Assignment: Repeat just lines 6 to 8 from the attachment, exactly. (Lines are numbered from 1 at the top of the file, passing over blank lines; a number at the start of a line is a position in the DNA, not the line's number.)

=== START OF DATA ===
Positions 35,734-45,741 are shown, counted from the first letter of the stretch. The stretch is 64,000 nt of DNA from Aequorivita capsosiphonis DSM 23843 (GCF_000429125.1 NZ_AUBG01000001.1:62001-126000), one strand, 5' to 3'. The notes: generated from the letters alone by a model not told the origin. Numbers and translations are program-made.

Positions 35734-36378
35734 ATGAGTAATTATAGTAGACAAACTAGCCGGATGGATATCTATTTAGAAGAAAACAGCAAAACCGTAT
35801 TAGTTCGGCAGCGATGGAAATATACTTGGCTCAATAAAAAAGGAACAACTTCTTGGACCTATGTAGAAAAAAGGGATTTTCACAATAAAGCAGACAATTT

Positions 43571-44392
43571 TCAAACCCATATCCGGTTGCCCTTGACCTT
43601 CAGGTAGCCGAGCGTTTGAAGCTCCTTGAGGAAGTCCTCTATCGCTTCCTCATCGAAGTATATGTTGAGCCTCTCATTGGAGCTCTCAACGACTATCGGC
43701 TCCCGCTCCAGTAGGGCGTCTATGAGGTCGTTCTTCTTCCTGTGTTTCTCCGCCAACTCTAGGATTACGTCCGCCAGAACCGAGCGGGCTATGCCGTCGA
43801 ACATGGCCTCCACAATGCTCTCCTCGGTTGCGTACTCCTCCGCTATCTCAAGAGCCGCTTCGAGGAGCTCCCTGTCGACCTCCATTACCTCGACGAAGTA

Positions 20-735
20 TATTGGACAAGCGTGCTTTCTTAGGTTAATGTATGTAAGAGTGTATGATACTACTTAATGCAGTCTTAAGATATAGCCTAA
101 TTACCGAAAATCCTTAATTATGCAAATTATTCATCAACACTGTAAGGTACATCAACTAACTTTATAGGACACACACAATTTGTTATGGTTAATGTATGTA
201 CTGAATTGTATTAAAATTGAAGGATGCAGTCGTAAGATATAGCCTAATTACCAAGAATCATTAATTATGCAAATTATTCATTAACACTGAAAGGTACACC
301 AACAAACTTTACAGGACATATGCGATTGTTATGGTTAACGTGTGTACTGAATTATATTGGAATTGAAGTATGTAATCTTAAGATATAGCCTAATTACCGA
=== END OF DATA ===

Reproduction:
43571 TCAAACCCATATCCGGTTGCCCTTGACCTT
43601 CAGGTAGCCGAGCGTTTGAAGCTCCTTGAGGAAGTCCTCTATCGCTTCCTCATCGAAGTATATGTTGAGCCTCTCATTGGAGCTCTCAACGACTATCGGC
43701 TCCCGCTCCAGTAGGGCGTCTATGAGGTCGTTCTTCTTCCTGTGTTTCTCCGCCAACTCTAGGATTACGTCCGCCAGAACCGAGCGGGCTATGCCGTCGA